Three Times More People Suffering From Dengue Fever Than Previously Believed
redOrbit Staff & Wire Reports – Your Universe Online
Nearly 400 million people are infected with dengue fever each year, meaning that the world´s fastest-spreading tropical illness is affecting three times more people than the World Health Organization (WHO) had previously estimated.
Following several years of research, experts from the University of Oxford and the Wellcome Trust revealed those statistics, as well as a detailed map of regions affected by the mosquito-borne virus, in Sunday´s edition of the journal Nature.
The new figures include 96 million severe cases and approximately 300 million mild cases of the disease, compared to the WHO´s most recent estimate of 50 to 100 million episodes each year, reports Ben Hirschler of Reuters.
“Dengue is one of the few infectious diseases increasing its global spread and the number of cases annually,” Jeremy Farrar, a clinician and infectious disease specialist at the University of Oxford Clinical Research Unit in Ho Chi Minh City, Vietnam, told Science Now on Sunday.
He added that it is “crucial” that scientists “understand where the disease is today and have an understanding of where it may be tomorrow,” but said that those efforts have been hampered by incomplete reporting, a lack of data on mild-cases of the disease, and unscientific approximations.
To better understand exactly how large a threat dengue fever is, Farrar and epidemiologist Simon Hay established a team which completed more than 8,000 reports of infections of the viral illness. They also considered new evidence on risk factors, including population growth in urban areas where disease-carrying mosquitoes could bite and infect multiple people in a short period of time.
Using a new set of modeling techniques, the researchers determined that 96 million people were forced to go to medical centers or miss work or school because of the ailment also known as “breakbone fever” due to the severe pain it causes. Another 294 million had low-grade or asymptomatic infections, they added.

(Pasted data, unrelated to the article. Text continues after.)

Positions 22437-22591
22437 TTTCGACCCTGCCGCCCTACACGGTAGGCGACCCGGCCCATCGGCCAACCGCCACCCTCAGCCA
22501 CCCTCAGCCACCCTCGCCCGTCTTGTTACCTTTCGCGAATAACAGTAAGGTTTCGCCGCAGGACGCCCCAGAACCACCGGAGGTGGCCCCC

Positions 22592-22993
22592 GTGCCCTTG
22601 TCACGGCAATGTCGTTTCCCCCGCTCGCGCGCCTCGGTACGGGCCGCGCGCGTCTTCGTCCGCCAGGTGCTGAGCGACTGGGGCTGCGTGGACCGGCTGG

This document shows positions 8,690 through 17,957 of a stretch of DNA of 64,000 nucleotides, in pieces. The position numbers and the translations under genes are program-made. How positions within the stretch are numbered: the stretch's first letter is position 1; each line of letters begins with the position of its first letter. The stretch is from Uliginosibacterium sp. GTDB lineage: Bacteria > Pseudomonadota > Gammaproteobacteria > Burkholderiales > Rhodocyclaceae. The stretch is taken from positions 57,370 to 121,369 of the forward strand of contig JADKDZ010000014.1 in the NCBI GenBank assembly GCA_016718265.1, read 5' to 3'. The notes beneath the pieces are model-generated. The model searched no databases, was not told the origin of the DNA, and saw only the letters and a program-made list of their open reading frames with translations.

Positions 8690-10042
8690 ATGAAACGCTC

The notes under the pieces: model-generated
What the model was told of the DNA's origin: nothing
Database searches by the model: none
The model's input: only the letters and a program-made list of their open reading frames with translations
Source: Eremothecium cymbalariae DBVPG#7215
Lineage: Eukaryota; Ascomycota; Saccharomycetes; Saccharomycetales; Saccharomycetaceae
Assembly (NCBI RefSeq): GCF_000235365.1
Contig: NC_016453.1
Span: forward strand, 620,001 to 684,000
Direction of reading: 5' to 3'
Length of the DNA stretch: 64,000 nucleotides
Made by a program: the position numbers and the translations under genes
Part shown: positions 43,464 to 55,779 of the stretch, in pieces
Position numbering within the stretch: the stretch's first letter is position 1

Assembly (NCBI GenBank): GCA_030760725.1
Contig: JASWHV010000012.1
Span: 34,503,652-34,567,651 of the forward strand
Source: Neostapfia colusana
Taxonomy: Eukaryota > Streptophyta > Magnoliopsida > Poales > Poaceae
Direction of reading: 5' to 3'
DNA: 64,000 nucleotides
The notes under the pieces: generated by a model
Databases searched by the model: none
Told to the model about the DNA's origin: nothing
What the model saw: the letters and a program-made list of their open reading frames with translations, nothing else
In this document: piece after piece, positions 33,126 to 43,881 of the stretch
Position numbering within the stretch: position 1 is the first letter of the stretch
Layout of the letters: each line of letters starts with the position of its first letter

Of the 96 million noticeable infections, 70 percent of them were in Asia, and India alone was responsible for roughly one-third of all cases. They also reported that Africa had 16 million infections — far more than previously believed. The authors hope that their more precise statistics and mapping of the disease´s distribution will help public health officials better plan their vaccination and mosquito control efforts in the future.
“We found that climate and population spread were important factors for predicting the current risk of dengue around the world. With globalization and the constant march of urbanization, we anticipate that there could be dramatic shifts in the distribution of the disease in the future: the virus may be introduced to areas that previously were not at risk, and those that are currently affected may experience increases in the number of infections,” Hay said in a statement. “We hope that the research will initiate a wider discussion about the significant global impact of this disease.”
“This is the first systematic robust estimate of the extent of dengue. The evidence that we’ve gathered here will help to maximize the value and cost-effectiveness of public health and clinical efforts, by indicating where limited resources can be targeted for maximum possible impact,” Farrar added.